"People say 'how can you have a good show that pleases the whole audience, that isn't a bit cheeky'" he explains, "but there's an art to it.

"Ian McKellen did pantomime a couple of years ago and he really appreciated that to do it well, it's a real art, and one of the key aspects is energy - just grab them and say 'right - you're coming with me!'"

And this is another way that panto has changed over the years.

"There needs to be an energy" he explains, "and in the old days the famous person would come on about 20 minutes after everyone else had done a little warm up bit. Now I'm on the stage within about two minutes and I grab the audience by the proverbials and say 'come on this journey'."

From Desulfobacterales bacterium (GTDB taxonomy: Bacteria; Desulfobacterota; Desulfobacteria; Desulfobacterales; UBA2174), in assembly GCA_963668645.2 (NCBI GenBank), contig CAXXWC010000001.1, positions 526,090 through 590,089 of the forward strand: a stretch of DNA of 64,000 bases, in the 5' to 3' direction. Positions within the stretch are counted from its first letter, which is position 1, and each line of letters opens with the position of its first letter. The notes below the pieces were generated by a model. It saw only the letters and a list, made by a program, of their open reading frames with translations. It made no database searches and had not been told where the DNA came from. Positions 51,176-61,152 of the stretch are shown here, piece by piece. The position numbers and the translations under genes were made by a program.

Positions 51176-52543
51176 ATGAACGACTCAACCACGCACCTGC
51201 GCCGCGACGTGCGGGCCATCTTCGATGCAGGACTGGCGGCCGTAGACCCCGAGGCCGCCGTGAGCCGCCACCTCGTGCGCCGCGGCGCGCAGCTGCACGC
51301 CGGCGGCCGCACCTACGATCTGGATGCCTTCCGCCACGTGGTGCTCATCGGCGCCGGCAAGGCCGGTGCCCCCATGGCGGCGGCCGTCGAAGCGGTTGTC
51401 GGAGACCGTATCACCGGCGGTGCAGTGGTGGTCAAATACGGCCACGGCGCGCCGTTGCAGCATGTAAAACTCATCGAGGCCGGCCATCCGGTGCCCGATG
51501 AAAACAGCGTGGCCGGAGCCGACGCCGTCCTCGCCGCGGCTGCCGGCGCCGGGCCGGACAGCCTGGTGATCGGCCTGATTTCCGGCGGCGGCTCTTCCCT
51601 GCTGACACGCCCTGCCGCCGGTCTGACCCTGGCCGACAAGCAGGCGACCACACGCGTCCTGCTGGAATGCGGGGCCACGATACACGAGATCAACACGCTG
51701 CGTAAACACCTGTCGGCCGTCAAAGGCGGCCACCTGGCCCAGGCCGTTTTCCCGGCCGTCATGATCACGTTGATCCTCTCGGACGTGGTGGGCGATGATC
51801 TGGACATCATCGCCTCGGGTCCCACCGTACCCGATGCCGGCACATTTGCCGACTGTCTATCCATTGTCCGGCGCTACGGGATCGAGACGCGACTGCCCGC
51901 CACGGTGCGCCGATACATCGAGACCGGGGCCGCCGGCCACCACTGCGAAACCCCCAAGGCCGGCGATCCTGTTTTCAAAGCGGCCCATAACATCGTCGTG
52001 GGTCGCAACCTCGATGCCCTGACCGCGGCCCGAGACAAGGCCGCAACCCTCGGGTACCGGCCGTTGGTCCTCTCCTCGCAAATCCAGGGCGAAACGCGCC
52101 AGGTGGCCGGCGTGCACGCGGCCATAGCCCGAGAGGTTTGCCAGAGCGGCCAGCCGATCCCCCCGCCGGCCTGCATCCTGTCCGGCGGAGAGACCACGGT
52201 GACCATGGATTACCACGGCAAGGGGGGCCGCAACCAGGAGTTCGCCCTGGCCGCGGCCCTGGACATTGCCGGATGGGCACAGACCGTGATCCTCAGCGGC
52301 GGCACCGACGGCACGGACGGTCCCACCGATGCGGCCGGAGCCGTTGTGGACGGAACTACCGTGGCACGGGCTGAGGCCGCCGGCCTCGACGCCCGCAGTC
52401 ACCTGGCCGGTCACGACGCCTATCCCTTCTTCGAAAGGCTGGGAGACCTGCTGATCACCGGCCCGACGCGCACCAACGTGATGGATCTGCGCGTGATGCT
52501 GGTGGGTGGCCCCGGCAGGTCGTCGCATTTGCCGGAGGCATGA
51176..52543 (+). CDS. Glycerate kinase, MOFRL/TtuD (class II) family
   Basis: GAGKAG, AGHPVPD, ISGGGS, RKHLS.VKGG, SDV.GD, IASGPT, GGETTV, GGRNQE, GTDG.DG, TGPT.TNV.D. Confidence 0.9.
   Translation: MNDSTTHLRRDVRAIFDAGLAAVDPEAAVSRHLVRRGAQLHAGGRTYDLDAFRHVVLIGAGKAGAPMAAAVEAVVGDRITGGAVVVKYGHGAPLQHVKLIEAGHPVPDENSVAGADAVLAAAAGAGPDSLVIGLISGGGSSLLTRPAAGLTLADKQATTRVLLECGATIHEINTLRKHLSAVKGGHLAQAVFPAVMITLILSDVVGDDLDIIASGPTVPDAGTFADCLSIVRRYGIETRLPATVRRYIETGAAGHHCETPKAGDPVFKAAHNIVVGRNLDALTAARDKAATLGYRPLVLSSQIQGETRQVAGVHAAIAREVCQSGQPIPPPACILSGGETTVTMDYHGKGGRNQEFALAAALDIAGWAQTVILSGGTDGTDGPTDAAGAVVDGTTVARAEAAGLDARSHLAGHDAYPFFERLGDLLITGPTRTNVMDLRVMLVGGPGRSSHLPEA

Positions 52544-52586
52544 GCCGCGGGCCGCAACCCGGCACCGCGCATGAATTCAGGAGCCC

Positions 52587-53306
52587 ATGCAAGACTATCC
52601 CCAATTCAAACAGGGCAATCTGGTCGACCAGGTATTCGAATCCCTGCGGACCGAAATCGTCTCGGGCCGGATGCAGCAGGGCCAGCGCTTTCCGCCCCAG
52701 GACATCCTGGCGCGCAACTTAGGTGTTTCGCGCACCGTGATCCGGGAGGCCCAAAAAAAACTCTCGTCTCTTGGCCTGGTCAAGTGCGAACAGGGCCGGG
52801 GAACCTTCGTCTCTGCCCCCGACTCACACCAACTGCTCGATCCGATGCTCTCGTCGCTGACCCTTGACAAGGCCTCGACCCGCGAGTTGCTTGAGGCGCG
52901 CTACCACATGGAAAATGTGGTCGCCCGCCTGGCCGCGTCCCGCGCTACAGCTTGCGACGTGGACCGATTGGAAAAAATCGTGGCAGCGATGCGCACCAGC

Brian on Parkinson in 1998

Brian on Parkinson in 1998


It's clear that Brian loves his annual foray into pantoland, but as a comedian, singer, actor, writer and TV host, where does his heart really lie?

"My father's a great opera singer" he reveals, "and if I'm honest, I wouldn't say opera's my first love but singing, I love singing.

"But as I've got older I must say that the comedy is very special to me and being in panto ticks all the boxes with the relaxedness and the fun you can have with it.

"I did a play in the West End called 'Elton John's Glasses' where I played an agoraphobic recluse and I hated it, with all the polite little applause. I just thought I want to go out there for another hour and take them somewhere.

"I love this role - I have to get my little fix from it every year. I have a choice, being at home this year was important to me, and I'm not here just because I'm getting paid for it - although it helps!"

last updated: 20/12/2007 at 11:34
created: 13/11/2007